CANNES, France (Reuters) - A happy couple with unhappy friends form the basis of “Another Year,” British director Mike Leigh’s characteristically wry exploration of flawed humanity showing at the Cannes film festival.
Tom and his wife Gerri, played by Leigh regulars Jim Broadbent and Ruth Sheen have been together for 40 years, raising their son Joe, working on their garden and playing occasional host to friends like Gerri’s scatty colleague Mary.
As in many of Leigh’s films, drama comes in small doses, usually accompanied by a melancholy comedy that underlines the everyday humanity of life in the London suburb where Tom and Gerri have their semi-detached house.
“I’ve always been concerned, for as long as I’ve ever been making films or stage plays, with celebrating the lives of ordinary people. That’s what it’s all about,” the director told reporters after the film’s press screening.
Tom and Gerri’s middle-aged contentment is balanced by Mary, given to rambling, wine-fuelled monologues, or the overweight, chain-smoking Ken, railing against the replacement of his favourite pubs by trendy bars full of young people.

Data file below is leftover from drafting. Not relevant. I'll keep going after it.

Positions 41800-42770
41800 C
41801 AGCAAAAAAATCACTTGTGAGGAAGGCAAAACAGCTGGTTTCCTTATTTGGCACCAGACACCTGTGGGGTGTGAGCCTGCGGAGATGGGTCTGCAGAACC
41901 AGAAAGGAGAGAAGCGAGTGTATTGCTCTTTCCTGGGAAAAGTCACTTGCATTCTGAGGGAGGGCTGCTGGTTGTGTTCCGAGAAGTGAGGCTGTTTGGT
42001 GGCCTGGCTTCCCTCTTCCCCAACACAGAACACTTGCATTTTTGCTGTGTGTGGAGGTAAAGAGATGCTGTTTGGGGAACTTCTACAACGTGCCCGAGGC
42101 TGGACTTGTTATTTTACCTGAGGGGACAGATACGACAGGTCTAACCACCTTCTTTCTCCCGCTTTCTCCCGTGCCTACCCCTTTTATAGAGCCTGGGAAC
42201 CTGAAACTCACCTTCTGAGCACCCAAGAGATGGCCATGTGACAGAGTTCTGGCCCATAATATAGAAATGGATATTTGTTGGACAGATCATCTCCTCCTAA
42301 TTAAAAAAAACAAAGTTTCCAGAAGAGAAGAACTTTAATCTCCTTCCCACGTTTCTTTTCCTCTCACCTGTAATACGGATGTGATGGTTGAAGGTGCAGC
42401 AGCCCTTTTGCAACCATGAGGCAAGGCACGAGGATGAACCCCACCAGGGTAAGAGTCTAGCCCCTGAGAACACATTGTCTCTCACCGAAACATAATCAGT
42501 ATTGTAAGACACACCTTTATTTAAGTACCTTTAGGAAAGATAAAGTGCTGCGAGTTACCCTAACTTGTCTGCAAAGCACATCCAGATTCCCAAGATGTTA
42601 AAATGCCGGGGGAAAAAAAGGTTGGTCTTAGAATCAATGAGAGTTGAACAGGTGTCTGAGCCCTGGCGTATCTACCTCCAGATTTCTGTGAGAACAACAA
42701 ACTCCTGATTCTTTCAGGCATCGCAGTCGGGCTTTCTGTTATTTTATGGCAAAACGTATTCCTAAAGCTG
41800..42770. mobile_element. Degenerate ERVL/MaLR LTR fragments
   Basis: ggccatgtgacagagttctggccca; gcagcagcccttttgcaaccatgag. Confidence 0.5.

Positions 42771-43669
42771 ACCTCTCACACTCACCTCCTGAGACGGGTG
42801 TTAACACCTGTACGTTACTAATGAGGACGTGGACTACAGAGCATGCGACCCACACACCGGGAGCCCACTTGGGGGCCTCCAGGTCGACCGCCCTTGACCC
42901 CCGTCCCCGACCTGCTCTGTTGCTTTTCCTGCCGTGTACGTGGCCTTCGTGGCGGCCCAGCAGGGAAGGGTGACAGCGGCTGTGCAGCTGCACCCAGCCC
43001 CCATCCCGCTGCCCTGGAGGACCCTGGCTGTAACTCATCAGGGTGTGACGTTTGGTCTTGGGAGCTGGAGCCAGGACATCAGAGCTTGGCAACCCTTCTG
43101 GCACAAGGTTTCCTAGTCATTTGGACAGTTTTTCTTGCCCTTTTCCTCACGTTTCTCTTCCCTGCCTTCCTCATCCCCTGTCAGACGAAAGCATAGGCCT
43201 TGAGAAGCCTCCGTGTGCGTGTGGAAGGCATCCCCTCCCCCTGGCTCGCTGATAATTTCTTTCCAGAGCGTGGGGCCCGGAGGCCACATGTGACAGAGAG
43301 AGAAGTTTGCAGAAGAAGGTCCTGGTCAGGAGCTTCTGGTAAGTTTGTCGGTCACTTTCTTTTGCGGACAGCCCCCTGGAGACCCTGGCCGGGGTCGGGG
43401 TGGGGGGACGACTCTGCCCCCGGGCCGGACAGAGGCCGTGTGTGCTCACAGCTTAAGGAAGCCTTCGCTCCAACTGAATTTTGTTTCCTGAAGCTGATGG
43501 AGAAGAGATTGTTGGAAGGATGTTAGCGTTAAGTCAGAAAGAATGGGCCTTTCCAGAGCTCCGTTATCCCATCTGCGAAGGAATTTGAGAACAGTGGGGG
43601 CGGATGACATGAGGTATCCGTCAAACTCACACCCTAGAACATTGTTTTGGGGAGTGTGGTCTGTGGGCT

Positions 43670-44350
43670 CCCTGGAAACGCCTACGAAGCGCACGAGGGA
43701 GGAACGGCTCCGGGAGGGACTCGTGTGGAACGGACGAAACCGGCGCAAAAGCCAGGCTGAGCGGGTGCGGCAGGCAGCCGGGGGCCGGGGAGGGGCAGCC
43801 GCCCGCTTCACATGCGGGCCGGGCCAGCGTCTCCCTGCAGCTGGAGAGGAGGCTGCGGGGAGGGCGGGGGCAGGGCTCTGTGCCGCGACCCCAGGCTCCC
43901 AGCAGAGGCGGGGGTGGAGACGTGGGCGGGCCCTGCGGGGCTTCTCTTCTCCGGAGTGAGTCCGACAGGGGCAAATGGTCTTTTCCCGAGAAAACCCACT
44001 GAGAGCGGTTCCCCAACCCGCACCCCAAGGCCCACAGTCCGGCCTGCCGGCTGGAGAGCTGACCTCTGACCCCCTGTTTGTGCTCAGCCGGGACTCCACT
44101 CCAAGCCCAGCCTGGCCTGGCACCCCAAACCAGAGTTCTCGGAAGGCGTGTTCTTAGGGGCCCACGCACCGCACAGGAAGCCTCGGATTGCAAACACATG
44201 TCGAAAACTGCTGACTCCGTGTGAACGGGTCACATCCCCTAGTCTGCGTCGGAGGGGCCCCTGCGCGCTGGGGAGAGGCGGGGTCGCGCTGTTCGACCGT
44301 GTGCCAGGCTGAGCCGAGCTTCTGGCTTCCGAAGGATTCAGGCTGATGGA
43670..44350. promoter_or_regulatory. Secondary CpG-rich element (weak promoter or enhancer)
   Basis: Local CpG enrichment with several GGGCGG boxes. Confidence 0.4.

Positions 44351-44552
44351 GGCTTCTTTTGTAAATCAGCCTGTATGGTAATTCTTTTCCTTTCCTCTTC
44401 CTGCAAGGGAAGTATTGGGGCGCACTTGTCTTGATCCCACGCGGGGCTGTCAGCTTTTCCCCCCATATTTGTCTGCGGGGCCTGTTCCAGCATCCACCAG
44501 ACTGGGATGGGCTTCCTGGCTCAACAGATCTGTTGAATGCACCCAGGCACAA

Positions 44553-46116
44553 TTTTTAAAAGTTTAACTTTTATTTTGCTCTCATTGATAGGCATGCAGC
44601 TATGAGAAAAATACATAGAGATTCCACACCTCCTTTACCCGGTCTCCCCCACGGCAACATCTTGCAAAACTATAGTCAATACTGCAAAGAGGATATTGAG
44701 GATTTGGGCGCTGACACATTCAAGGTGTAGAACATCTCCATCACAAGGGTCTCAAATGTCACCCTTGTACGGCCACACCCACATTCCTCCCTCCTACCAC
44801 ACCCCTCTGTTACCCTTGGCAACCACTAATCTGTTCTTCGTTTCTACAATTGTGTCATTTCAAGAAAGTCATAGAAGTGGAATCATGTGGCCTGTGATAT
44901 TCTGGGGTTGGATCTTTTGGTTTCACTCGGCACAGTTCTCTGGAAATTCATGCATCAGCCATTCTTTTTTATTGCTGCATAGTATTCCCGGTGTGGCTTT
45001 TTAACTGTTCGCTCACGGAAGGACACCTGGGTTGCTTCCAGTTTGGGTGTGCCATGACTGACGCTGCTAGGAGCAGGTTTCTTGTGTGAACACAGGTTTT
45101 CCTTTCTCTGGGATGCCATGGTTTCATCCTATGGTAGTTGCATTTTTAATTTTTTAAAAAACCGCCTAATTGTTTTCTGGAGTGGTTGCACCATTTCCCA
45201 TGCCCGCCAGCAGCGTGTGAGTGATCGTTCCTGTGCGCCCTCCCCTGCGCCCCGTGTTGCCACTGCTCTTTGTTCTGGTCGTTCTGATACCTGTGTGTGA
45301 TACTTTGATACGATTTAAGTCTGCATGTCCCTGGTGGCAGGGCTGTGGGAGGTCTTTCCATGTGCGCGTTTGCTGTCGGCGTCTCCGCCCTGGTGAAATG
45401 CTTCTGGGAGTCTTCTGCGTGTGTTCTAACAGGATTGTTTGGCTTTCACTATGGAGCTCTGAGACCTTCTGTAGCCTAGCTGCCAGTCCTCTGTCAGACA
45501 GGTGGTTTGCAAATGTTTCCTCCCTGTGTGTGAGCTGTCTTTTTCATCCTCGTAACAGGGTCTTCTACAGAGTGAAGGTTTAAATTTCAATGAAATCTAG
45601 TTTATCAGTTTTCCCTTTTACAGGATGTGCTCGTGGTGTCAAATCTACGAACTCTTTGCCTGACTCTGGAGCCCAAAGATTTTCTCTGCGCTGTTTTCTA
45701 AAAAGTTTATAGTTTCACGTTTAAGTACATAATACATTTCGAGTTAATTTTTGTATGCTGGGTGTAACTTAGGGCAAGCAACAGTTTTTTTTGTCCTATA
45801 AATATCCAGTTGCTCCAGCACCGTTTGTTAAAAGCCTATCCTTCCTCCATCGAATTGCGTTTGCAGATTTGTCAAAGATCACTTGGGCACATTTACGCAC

Their son’s new girlfriend, the death of a relative and occasional glimpses of Gerri’s work as a hospital counsellor or Tom’s job as an engineer make up the rest of the action but there is little in the way of a conventional plot.
Dividing the film into four seasonal episodes, each of which shows Tom and Gerri at work in their small garden allotment, Leigh said he had tried to anchor their lives in the physical world around them.
“Here we’ve tried to create a world where you really feel the seasons, you feel the air that they’re breathing, you feel the connection with the earth, you see it and it should resonate with what ordinary people’s lives are about,” he said.
One of Britain’s most celebrated filmmakers, who won the Golden Palm award at Cannes in 1996 for “Secrets and Lies,” Leigh always has worked outside the Hollywood mainstream but he said he hoped the kind of films he made had their place.
“I would like to think that British films were motivated by things that are going on in society, out there in the real world, as opposed to synthetic notions of what life is about as in Hollywood movies, which is something which affects a lot of British cinema,” he said.
Leigh’s acerbic streak appeared on a couple of occasions in his press conference, notably when he refused to answer a question from a British journalist, but “Another Year” is resolutely philosophical in tone.
“The film is about how we come to terms with life, how we face ourselves and each other, how we face what we are,” he said.
“As much as anything, that is how we learn how to enjoy and celebrate life as we go on and get older but also how to deal with its exigencies.”
Editing by Michael Roddy